A judicial commission led by retired justice Aruna Jagadeesan was formed to probe the police excesses, and by October 2018, the NHRC closed the case as compensation was paid to all the victims' families.

The report by the Justice Aruna Jagadeesan Commission, however, was only tabled in the Tamil Nadu assembly in October 2022, when the Dravida Munnetra Kazhagam (DMK) was in power. The report contended that the police firing could have been prevented had the then chief minister acted on the information conveyed to him by Intelligence Officer KN Santhiyamurthy to diffuse the volatile situation in Thoothukudi. The report concluded that the police excesses were unprovoked and the intelligence was met with lethargy and indifference from those occupying the highest seats in power.

Interestingly, in the midst of the sit-in by the protestors in 2018, Sterlite's consent to operate (CTO) expired on March 31. The Tamil Nadu Pollution Control Board (TNPCB) rejected the company's application to renew its CTO, citing non-adherence to agreed safety measures and effluent management.

The National Green Tribunal, however, allowed the plant to reopen in December 2018, but the Supreme Court stayed the order in January 2019. Vedanta was given the liberty to approach the Madras high court, but the HC refused to order the reopening of the plant in 2020.

“The petitioner has been consistently stating that if their plant is shut the requirement of copper in India cannot be met, it will be a great blow on the economy, etc. The Courts have held that when it comes economy pitted against environment, environment will reign supreme,” Madras High Court judges TS Sivagnanam and V Bhavani Subbaroyan wrote in the voluminous 815-page order..

Following this, Sterlite moved the Supreme Court. The verdict was finally delivered on February 29.

In 2021, during the severe oxygen shortage crisis across India during the second Covid-19 wave, Vedanta had moved the Supreme Court to allow them to reopen the Sterlite plant in Thoothukudi to make medical grade oxygen, which was accepted with several conditions. The plant operated for three months until the second wave had subsided and the premises were shut again.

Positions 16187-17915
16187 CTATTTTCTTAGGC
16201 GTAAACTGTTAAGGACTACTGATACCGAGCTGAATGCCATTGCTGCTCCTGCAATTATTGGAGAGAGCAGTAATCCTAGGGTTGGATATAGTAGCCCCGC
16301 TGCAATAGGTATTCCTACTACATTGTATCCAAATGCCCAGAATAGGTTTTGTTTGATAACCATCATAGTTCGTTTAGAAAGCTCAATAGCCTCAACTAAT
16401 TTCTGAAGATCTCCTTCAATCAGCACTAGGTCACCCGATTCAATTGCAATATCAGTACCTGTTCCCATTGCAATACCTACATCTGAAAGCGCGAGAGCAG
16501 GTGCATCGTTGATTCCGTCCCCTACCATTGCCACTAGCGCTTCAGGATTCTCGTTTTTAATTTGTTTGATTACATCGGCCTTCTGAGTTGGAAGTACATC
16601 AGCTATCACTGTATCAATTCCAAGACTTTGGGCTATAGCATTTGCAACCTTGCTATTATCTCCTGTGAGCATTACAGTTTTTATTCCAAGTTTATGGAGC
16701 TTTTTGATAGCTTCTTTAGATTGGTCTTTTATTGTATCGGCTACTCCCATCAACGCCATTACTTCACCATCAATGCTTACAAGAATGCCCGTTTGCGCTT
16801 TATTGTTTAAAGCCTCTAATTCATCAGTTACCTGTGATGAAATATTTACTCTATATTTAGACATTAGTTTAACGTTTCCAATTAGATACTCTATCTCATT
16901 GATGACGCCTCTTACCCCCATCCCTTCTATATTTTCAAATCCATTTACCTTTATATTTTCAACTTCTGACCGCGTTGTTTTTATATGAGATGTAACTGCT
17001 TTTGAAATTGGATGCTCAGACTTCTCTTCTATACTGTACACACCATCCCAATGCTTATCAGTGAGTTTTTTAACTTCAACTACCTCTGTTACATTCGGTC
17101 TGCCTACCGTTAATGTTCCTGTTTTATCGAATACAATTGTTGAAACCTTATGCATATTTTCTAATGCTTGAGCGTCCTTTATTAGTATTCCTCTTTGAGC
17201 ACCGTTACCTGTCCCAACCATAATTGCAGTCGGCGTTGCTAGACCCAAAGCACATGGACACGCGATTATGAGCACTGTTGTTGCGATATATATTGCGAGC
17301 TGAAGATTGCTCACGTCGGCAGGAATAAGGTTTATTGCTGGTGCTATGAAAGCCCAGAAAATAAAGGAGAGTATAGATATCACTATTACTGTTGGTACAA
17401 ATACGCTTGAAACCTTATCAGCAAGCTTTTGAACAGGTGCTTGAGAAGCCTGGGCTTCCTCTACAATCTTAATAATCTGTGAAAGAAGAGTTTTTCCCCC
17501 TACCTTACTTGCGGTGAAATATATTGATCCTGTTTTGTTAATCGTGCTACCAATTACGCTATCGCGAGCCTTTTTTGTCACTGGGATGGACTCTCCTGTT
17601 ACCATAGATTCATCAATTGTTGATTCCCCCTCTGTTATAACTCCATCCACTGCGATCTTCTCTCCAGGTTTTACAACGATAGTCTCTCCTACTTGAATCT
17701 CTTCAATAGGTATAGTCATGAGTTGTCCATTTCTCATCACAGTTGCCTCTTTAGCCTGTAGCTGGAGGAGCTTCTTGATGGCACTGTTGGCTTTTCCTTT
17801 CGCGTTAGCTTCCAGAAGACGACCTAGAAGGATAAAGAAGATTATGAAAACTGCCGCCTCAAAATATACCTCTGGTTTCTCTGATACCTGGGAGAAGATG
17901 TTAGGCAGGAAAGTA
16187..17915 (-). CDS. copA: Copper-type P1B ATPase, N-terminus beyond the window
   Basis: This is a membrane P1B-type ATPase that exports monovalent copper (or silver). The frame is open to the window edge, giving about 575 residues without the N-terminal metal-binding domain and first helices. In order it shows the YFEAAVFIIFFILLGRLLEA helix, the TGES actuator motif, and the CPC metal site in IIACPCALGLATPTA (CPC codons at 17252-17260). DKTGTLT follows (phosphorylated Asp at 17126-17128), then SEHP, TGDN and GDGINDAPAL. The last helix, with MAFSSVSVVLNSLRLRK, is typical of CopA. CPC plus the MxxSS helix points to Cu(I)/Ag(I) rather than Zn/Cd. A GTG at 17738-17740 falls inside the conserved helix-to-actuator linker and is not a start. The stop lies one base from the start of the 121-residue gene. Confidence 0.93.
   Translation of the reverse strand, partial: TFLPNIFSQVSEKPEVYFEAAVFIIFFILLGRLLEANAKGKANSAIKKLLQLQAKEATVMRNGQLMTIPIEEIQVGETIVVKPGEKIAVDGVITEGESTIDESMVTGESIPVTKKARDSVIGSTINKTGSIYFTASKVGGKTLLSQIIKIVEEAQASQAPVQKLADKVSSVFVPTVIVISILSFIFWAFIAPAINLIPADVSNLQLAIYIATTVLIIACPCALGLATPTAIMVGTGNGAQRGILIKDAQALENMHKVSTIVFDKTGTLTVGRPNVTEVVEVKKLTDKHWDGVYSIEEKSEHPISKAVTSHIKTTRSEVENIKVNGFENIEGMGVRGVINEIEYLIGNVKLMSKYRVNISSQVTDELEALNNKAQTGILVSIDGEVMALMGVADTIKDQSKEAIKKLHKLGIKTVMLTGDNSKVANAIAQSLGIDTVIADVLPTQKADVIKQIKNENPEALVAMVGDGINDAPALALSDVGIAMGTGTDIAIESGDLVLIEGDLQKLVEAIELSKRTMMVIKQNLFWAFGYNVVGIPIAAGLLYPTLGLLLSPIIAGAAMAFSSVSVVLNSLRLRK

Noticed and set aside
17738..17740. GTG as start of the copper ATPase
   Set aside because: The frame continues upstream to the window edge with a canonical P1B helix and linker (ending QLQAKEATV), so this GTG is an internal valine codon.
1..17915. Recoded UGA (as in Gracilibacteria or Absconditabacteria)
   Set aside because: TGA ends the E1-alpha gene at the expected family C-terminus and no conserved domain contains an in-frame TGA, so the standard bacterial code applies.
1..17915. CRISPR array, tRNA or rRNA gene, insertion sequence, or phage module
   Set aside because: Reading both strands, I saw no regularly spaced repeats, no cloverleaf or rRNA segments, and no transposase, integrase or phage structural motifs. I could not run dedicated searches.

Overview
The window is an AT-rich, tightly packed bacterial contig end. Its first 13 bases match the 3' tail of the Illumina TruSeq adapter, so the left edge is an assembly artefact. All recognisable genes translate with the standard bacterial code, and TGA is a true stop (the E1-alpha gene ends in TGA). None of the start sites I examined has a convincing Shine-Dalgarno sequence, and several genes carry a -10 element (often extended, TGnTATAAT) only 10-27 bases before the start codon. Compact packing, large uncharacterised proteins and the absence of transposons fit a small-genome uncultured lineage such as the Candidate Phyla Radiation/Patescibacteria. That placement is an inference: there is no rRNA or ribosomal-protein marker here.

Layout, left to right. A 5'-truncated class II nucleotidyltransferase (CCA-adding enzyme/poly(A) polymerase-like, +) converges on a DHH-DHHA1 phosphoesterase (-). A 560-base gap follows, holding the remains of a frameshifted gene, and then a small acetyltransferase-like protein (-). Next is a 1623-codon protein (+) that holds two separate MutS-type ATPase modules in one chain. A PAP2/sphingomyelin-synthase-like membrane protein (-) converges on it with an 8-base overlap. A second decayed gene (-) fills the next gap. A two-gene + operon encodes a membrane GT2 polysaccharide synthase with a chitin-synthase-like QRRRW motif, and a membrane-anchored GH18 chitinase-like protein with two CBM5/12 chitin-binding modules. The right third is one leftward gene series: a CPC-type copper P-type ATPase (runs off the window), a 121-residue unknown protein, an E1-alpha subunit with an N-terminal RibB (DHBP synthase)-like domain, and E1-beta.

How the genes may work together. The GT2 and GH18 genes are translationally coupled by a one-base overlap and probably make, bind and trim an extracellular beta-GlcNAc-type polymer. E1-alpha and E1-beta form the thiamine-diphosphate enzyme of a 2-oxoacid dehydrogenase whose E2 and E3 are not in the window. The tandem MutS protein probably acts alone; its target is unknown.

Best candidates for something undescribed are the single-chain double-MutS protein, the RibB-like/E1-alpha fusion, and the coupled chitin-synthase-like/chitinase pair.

In June 2022, the company issued a notification inviting Expression Of Interest (EOI) to sell the smelter and refining complex situated in Thoothukudi.

Following the Supreme Court's recent verdict, the plant will remain shut and the locals in Thoothukudi stand vindicated.

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  • ABOUT THE AUTHOR
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    Divya Chandrababu is an award-winning political and human rights journalist based in Chennai, India. Divya is presently Assistant Editor of the Hindustan Times where she covers Tamil Nadu & Puducherry. She started her career as a broadcast journalist at NDTV-Hindu where she anchored and wrote prime time news bulletins. Later, she covered politics, development, mental health, child and disability rights for The Times of India. Divya has been a journalism fellow for several programs including the Asia Journalism Fellowship at Singapore and the KAS Media Asia- The Caravan for narrative journalism. Divya has a master's in politics and international studies from the University of Warwick, UK. As an independent journalist Divya has written for Indian and foreign publications on domestic and international affairs.